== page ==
The number of NHS patients forced to undergo hospital treatment on mixed wards has trebled since the pandemic, new figures show.

In the six months to March – the most recent period for which there is official data – the rule preventing patients of different sexes from being treated on the same wards has been broken more than 25,000 times.

Patients were placed on mixed-sex wards, which have been criticised by campaigners as an “affront to patients’ dignity”, thousands of times in March alone.

The new figures came after the NHS quietly dropped financial penalties from care contracts for placing patients in mixed-sex wards, which the Government banned in 2010.

NHS trusts faced a £250 fine for every breach, barring certain exceptions.

However, the rule was suspended in April 2020 during the Covid pandemic as hospitals faced increased bed occupancy pressures, and has never been reinstated.

Rise in breaches is ‘not surprising’

NHS England data, analysed by the PA news agency’s Radar service, show the rule was broken 4,475 times in March – the second-highest single month since 2011-12 and more than triple the 1,400 instances recorded in March 2019.

Experts said it is “not surprising” that the number of breaches has continued to increase, as hospitals remain under huge pressure.

Nigel Edwards, the chief executive of the Nuffield Trust, told The Telegraph: “These situations will be distressing for patients, but staff are left with little choice.

“Given the huge pressure on the system, these breaches were unfortunately already common across NHS trusts before the pandemic and are a symptom of hospitals running constantly close to capacity.

“The health and care system remains under serious pressure, with long waits to be discharged from hospital, admission to a hospital bed and in emergency care too.”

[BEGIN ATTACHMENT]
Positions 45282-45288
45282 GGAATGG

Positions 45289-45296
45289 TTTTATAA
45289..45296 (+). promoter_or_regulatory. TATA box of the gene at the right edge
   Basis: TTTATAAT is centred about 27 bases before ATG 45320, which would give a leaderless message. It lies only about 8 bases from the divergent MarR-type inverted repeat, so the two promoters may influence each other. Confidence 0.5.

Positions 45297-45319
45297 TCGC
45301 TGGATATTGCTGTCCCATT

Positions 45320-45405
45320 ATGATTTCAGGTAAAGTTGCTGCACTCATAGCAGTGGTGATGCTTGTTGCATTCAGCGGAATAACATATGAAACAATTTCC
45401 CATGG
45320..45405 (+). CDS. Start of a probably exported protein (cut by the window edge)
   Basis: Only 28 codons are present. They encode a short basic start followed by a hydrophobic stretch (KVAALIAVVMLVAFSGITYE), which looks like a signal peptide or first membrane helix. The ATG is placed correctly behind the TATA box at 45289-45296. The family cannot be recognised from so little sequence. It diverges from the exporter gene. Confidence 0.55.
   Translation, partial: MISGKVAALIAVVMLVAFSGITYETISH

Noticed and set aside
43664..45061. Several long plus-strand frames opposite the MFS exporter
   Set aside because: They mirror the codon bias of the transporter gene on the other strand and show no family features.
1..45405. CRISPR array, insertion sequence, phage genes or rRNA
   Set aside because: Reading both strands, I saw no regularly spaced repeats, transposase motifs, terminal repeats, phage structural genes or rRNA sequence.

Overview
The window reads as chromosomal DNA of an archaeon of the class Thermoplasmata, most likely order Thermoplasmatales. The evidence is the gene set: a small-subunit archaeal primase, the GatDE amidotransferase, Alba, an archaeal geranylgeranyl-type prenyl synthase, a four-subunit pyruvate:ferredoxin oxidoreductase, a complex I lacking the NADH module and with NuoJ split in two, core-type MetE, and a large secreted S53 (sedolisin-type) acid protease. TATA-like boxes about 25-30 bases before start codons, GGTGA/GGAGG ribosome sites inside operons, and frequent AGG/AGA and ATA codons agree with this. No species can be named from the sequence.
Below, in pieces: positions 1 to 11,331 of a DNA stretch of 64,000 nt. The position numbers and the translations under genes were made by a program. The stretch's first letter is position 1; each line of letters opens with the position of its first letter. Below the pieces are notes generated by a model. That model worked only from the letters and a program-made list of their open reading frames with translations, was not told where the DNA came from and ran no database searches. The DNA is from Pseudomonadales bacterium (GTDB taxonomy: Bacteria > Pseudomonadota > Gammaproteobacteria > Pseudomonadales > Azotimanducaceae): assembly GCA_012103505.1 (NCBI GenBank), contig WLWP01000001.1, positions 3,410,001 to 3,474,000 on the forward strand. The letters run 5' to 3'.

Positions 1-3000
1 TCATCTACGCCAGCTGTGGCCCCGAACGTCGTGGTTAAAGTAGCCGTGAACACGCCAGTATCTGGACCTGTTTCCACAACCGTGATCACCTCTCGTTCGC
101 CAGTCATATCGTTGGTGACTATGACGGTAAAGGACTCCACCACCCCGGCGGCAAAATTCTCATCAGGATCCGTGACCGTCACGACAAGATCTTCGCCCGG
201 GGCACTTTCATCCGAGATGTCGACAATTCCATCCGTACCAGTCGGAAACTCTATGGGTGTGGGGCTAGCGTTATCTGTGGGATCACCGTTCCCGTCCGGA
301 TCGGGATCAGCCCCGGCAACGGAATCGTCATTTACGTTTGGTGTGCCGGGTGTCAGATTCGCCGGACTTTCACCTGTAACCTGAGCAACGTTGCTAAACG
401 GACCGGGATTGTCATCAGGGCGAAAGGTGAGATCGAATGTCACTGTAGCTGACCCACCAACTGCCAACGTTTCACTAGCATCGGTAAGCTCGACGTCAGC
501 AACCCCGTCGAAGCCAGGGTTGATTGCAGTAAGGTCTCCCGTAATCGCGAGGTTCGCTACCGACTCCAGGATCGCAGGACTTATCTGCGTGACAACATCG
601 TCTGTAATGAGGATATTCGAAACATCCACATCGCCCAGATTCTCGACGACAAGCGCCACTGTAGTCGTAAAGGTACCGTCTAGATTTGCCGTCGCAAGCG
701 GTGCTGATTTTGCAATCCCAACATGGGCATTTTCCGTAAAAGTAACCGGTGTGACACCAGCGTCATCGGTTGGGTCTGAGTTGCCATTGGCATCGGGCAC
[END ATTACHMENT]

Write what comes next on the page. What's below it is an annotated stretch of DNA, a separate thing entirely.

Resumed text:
He added: “These challenges make co-ordinating wards to prevent mixed-sex breaches more difficult. It is not surprising that we have seen these breaches increase further as hospitals are still very full and under huge amounts of pressure to cut long waits.

“If the UK had followed practice in other countries and built more hospitals with single rooms instead of building on the cheap, this problem would not be so prevalent.”

NHS organisations regularly submit data on the number of occurrences of “unjustified mixing” in relation to their sleeping accommodation.

Recording of the breaches was suspended from March 2020 to September 2021 because of the pandemic.

When NHS trusts were asked to go back to logging breaches in October 2021, there were 2,300 occurrences, while every month since this past December has topped 4,000, including a record 4,938 in January.

‘An affront to patients’ dignity’

Rachel Power, the chief executive of the Patients Association, said: “Mixed-sex wards are an affront to patients’ dignity. No patient wants to receive intimate, personal care on a mixed-sex ward, and it’s the sort of stress that doesn’t promote recovery.”

Data on finished episodes show that about 2.6 rule breaches occurred per 1,000 treatments in March, almost treble the 0.9 per 1,000 in March 2019.

Every month since October has had a breach rate north of two. February 2020 is the only month to top that figure since March 2011.

A spokesman from the Department of Health and Social Care said: “We have been clear patients should not have to share sleeping accommodation with others of the opposite sex and should have access to segregated bathroom and toilet facilities, and we expect NHS trusts to comply with these measures.”

An NHS spokesman said: “Offering single-sex accommodation is a requirement under the NHS Standard Contract. Trusts across the country are taking action to reduce or eliminate unjustified breaches, which remain rare.”

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2023-05-26T19:16:53Z dg43tfdfdgfd